Jerusalem Aerial View of the Temple Mount

An aerial view of the Temple Mount, Jerusalem

It is the subject of adulation, divine inspiration and heated controversy, but the history of Jerusalem is as long as it is complex. Considered to be a holy site by Jews, Muslims and Christians alike, the city is thousands of years old and in that time has survived world wars and natural disasters. 

Simon Sebag Montefiore is a historian and best-selling author. He has written several books on a wide range of topics, such as Stalin, the Romanovs and the speeches that changed the world. His worldwide best-seller, “Jerusalem: The Biography” (Weidenfeld & Nicolson, 2014), covers the full history of this fascinating city. 

Montefiore spoke with Live Science’s sister publication, All About History, about the history of Jerusalem and how it became the “center of the world.” This interview has been edited for length and clarity.

Q: What was so special about Jerusalem that made people want to make it their holy city? 

The development of Jerusalem as the universal holy city is one of the strangest phenomena of geopolitics and religious development. The fact is that there was nothing special about it, except the fact that it was a fortress/hill and there was a spring next to it. 

It was a natural place for people to build a settlement of sorts. Secondly, it was a natural place to build a holy place, which were often associated in pagan religions with a high place like a mountain. Of course, the spring made it ideal for settlement, too. 

But it wasn’t on any major trade routes. It was far from the sea. It was a mountain in the blistering Judean desert. In those days we think there was much more fauna and forestry than there is now. It was very unlikely to become the holy city of the Western world.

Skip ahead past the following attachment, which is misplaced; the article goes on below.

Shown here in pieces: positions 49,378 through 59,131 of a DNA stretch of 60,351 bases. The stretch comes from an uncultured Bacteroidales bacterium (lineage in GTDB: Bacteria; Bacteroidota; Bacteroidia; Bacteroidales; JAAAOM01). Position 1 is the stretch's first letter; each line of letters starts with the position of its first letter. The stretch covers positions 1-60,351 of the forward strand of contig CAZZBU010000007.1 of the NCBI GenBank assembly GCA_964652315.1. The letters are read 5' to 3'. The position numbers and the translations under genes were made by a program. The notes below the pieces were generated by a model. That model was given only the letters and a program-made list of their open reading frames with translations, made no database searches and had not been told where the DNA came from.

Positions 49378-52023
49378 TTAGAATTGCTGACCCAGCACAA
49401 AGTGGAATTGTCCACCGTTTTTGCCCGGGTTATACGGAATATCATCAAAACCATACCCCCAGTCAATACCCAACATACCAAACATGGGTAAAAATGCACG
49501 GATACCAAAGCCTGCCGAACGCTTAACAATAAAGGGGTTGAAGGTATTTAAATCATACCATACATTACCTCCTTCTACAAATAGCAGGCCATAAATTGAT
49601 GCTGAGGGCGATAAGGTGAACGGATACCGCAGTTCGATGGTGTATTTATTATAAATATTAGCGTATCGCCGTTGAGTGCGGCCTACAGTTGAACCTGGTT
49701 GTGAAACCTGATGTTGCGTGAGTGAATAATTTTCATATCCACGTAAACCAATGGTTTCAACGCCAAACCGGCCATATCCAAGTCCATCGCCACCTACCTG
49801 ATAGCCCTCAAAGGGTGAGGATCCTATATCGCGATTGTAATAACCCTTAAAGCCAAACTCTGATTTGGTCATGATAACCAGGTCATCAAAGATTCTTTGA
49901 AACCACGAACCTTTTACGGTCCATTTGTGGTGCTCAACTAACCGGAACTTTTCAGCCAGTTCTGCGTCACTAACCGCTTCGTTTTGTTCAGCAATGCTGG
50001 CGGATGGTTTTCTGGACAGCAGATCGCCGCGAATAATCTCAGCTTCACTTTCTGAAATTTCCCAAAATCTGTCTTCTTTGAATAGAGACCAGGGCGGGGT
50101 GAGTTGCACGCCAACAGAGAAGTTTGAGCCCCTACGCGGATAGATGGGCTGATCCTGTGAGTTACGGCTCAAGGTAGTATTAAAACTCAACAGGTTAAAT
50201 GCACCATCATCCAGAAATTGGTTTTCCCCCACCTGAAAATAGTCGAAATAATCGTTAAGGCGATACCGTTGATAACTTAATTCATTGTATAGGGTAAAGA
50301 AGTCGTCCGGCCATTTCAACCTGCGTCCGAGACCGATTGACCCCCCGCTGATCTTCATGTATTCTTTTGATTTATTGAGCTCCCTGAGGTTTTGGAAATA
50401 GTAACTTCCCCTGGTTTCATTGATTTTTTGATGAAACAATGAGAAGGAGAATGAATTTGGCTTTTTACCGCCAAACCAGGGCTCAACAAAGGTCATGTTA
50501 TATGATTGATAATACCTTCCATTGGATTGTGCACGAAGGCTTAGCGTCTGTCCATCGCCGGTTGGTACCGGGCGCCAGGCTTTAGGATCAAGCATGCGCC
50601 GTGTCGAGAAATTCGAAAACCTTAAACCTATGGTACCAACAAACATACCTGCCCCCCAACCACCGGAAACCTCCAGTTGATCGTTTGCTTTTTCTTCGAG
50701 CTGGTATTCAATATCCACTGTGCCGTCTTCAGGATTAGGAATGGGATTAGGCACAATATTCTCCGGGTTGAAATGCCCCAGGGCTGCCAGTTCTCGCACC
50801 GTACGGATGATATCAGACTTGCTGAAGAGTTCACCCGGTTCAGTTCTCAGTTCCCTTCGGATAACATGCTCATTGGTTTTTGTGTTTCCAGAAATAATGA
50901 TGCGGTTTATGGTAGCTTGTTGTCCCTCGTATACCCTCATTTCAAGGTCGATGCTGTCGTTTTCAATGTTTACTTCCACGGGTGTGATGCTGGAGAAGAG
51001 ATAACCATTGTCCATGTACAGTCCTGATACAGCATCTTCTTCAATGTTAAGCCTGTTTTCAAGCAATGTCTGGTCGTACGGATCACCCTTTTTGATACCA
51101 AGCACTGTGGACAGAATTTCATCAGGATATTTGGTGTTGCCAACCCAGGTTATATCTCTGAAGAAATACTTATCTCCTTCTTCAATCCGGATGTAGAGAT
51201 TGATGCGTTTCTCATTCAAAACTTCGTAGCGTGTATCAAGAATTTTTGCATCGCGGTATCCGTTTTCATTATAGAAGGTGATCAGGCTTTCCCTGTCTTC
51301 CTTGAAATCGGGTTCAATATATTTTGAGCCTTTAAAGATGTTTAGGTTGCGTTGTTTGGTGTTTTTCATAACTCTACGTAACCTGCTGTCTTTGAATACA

Simon Sebag Montefiore

Simon Sebag Montefiore is a best-selling historian, with books published in 48 languages. He is the author of the international best-seller “Jerusalem: The Biography,” (Weidenfeld & Nicolson, 2014).

Q: How challenging is it to find sources about Jerusalem that can be relied upon?

There are very few sources and you can’t just use the Bible. 

What’s interesting is the obsession with King David. That’s a big question that everyone is obsessed with: Did King David exist and is there proof of his existence? It is regarded as very political because if we can’t find evidence of King David’s existence and of the First Temple, then it has political implications today. 

But in fact, this is a huge red herring because first of all, there is evidence in the Tel Dan Stele, which mentions the House of David. So, there is evidence that David was the founder of this kingdom, and it seems highly likely that he was.

Q: How important was the siege of Jerusalem in A.D. 70?

It’s very important. It’s a disaster and a drama on the scale of the Battle of Berlin in 1945 or Stalingrad or the Siege of Leningrad. It’s one of the astonishing set pieces of human tragedy that is fascinating. Also, it has huge religious and political implications. It marks the end of Jewish independence in the Holy Land, and with a short interlude there wasn’t really another Jewish realm until 1948.